Enjoy NOT Living in the Basement Anymore

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The Fed funds target rate and Treasury yields remain historically low, even though the Fed increased the target rate in December 2016.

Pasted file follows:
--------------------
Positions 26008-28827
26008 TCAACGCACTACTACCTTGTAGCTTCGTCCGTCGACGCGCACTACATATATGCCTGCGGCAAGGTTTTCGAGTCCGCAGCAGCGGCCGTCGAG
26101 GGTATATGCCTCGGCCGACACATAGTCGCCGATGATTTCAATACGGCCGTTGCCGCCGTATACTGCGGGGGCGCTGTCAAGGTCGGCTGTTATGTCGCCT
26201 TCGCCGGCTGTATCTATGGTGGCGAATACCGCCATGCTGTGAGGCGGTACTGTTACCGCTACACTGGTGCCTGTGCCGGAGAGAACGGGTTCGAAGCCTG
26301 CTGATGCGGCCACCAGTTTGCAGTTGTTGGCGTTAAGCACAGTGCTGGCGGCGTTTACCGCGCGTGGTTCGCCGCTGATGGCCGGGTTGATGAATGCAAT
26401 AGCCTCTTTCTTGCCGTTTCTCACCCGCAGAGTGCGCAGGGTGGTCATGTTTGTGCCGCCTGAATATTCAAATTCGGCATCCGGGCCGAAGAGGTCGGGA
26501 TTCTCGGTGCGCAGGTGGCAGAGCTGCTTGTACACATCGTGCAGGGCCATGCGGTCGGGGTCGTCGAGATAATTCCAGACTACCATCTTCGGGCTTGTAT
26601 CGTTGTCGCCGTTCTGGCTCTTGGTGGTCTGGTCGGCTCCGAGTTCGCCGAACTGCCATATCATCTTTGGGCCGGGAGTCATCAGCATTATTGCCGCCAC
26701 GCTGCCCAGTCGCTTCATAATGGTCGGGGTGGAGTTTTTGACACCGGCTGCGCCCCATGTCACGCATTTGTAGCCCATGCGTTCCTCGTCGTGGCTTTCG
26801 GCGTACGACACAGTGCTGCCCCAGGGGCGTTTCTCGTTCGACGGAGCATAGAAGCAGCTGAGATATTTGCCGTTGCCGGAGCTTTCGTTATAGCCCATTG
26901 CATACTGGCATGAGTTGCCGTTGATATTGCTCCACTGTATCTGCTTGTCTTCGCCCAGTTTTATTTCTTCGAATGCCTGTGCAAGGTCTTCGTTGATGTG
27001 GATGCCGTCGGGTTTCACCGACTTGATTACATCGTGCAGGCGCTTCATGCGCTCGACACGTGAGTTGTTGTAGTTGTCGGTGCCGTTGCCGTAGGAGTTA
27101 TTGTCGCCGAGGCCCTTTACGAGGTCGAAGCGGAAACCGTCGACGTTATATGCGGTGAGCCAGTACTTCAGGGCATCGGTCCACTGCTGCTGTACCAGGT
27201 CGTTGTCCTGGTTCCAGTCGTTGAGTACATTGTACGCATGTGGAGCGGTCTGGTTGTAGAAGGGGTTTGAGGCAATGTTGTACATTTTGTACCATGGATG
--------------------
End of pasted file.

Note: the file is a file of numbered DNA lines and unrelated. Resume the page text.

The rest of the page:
The Fed is widely expected to raise interest rates today and that hike is already priced into the market. It is unequivocally good news when the U.S. Fed Funds rate can be lifted to 2% after being stuck in the .25% basement from 2008 to 2015 due to a lackluster recovery. Investors will be looking for clues as to future Fed actions. Sure, the economic data is coming in strong. In fact, the U.S. is now considered the developed country leader in the still very much intact global synchronized expansion after some first quarter softness in Europe and Japan. That strength has manifested itself in the U.S. dollar and as a result, some emerging markets have been struggling. Emerging economies frequently have dollar denominated debt, which becomes more burdensome when the dollar strengthens. In addition higher rates in the U.S. constrain global liquidity and spur an outflow of funds from emerging markets and back to the U.S. Brazil is 7% of the MSCI EM index and recently experienced an 8% drop in their markets. But their problems are also domestic, as 2018 GDP forecasts are being cut and political turmoil is failing to provide positive economic direction. Fed action and a stronger dollar can only take partial responsibility for the EM turmoil if just uncovering weakness that was already there. There is still plenty of opportunity in EM as the global economy expands. Moreover, emerging markets typically offer more compelling p/e ratios in equities and higher bond yields than those available in developed nations. And remember a relatively weak currency makes trade more attractive and boosts the local economy. Please follow the Fed on on page 34 of the Global Perspectives Book.

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